We can derive a CPT, conditional probability table, from the graphical model. This is where the domain knowledge comes into play as the CPT is typically provided.

Lets assume the below CPT (I set the probabilities using some common sense):

$\begin{array}{rr} P(s|r) \\ \hline r & s &0.1 \\ \hline r & \neg s &0.9 \\ \hline \neg r &s &0.7 \\ \hline \neg r &\neg s &0.3\\ \hline \end{array} \begin{array}{rr} P(r) \\ \hline r &0.3 \\ \hline \neg r &0.7 \\ \hline \end{array} \begin{array}{rr} P(w|s,r) \\ \hline r & s & w & 0.99 \\ \hline r & s & \neg w &0.01 \\ \hline r & \neg s & w &0.98 \\ \hline r & \neg s & \neg w &0.02 \\ \hline \neg r & s & w & 0.8 \\ \hline \neg r & s & \neg w &0.2 \\ \hline \neg r & \neg s & w &0.05 \\ \hline \neg r & \neg s & \neg w &0.95 \\ \hline \end{array}$

#### Example: Probability that its not raining given the evidence that the sprinkler is on and its not wet.

$$P(\neg r | s, \neg w) = \frac{P(\neg r, s, \neg w)}{P(s,\neg w)}$$ [ Apply chain rule and reorder. ]

$$= \frac{P(\neg r, s, \neg w)}{\sum_r P(r=r,s,\neg w)}$$ [ Marginalize the denominator for all values of $$r$$. ]

$$= \frac{P(\neg r)P(s | \neg r)P(\neg w | s,\neg r)}{\sum_r P(r=r)P(s | r=r)P(\neg w |s,r=r)}$$ [ Factor using the CPT. ]

$$= \frac{P(\neg r)P(s\ |\neg r)P(\neg w |s,\neg r)}{\sum_r P(r=r)P(s |r=r)P(\neg w |s,r=r)}$$ [ Move terms not dependent on $$r$$ out of the summation, in this case no simplification! ]

$$= \frac{P(\neg r)P(s |\neg r)P(\neg w |s,\neg r)}{P(r)P(s |r)P(\neg w |s,r) + P(\neg r)P(s |\neg r)P(\neg w|s,\neg r)}$$ [ Expand. ]

$$= \frac{(0.7)(0.7)(0.2)}{(0.3)(0.1)(0.01) + (0.7)(0.7)(0.2)}$$ [ Plug in values based on CPT, the domain knowledge. ]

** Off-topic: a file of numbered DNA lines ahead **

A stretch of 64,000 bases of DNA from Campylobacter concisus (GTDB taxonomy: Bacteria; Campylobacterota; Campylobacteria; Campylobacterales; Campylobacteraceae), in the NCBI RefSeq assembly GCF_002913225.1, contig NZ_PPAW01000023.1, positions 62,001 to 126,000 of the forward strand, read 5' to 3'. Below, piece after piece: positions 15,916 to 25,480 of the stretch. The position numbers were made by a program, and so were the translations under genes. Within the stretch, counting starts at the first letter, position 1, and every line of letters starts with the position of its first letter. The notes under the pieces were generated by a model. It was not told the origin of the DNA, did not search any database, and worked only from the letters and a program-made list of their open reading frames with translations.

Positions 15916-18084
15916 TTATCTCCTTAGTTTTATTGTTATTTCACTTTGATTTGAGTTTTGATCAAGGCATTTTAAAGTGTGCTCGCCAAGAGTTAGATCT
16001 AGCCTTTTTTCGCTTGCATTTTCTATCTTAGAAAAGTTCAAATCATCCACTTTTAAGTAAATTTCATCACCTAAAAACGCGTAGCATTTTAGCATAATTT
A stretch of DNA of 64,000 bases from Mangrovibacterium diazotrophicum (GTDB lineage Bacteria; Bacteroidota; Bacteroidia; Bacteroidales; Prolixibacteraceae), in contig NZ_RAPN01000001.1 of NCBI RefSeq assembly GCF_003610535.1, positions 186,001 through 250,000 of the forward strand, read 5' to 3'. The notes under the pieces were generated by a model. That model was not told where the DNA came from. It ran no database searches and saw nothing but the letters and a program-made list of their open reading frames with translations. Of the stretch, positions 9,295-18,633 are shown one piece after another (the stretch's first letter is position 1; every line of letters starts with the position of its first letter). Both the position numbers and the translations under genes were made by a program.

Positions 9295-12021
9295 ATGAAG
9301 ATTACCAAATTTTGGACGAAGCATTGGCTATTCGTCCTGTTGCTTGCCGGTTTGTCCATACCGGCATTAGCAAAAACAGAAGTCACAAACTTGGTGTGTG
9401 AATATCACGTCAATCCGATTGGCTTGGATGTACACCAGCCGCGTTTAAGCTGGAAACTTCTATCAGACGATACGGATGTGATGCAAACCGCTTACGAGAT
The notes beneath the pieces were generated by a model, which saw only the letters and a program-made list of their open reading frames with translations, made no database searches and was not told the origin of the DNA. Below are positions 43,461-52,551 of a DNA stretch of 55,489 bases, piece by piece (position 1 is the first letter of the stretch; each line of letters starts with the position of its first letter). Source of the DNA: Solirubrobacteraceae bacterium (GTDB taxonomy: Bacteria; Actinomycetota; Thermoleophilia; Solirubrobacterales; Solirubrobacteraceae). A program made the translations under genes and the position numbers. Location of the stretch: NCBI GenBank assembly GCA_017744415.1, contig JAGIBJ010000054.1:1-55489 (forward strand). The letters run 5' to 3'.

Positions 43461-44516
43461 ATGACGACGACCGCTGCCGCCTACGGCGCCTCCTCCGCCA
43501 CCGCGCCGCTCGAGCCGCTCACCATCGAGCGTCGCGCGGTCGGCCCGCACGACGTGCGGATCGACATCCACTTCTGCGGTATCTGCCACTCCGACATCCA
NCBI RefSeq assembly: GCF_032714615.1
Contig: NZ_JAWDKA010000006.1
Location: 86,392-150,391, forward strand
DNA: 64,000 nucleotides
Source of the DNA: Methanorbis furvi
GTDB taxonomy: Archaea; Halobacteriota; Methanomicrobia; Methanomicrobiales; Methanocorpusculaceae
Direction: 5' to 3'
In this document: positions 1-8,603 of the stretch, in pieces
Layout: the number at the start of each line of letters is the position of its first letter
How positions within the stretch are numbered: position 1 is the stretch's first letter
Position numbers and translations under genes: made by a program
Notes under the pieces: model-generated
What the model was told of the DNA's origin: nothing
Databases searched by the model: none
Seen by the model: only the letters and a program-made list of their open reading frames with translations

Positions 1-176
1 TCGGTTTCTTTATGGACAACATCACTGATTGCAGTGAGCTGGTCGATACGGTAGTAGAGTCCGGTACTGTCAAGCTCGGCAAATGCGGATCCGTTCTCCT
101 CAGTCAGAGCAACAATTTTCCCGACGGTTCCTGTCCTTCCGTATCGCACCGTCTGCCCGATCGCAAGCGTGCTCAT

$$= 0.996948$$

This value seems reasonable, as we would expect that it was not raining if the sprinkler was on in addition if the grass was not wet.

Resources:

### Markov blankets

Markov blanket for a node in a Bayesian Network is a set of nodes that consists of the nodes parents, children, and childrens parents.

The Markov Blanket is a powerful tool in reducing the computational load.

“The Markov blanket of a node contains all the variables that shield the node from the rest of the network. This means that the Markov blanket of a node is the only knowledge needed to predict the behavior of that node.” - Wiki

Mathematically, $P(A|MB(A),B) = P(A|MB(A))$ where $$MB(A)$$ is the Markov Blanket of A

Resources:

### D-separation

D-seperation can be a tool to determine if there exists conditional independence between variables. Resonating with the theme of simplifying the problem at hand, conditional independence and thus D-separation:

“play an important role in using probabilistic models for pattern recognition by simplifying both the structure of a modle and the computations needed to perform inference and leearning under that model.” - Bishop [1]

Rules as outlined below: [2]

Rule 1: x and y are d-connected if there is an unblocked path between them.

Rule 2: x and y are d-connected, conditioned on a set Z of nodes, if there is a collider-free path between x and y that traverses no member of Z. If no such path exists, we say that x and y are d-separated by Z, We also say then that every path between x and y is “blocked” by Z.

Rule 3: If a collider is a member of the conditioning set Z, or has a descendant in Z, then it no longer blocks any path that traces this collider.

In summary, the introduction of knowledge kills dependence in the case of Rule 1 and Rule 2, while knowledge results in dependence in the case of Rule 3.

e.g. $$P(C | A,B) = P(C | B)$$ is really asking if $$C$$ is orthogonal to $$A$$ given $$B$$. If all paths are destroyed by this knowledge then $$C$$ and $$A$$ are independent and the equivalence holds. If a path is created, for example, if $$B$$ is the point of collision on a path between $$A$$ and $$C$$, then $$A$$ and $$C$$ are not independent and the equivalence does not hold.

Resources:

1. Bishop, Christopher, Pattern Recognition and Machine Learning
2. http://bayes.cs.ucla.edu/BOOK-2K/d-sep.html
3. https://www.andrew.cmu.edu/user/scheines/tutor/d-sep.html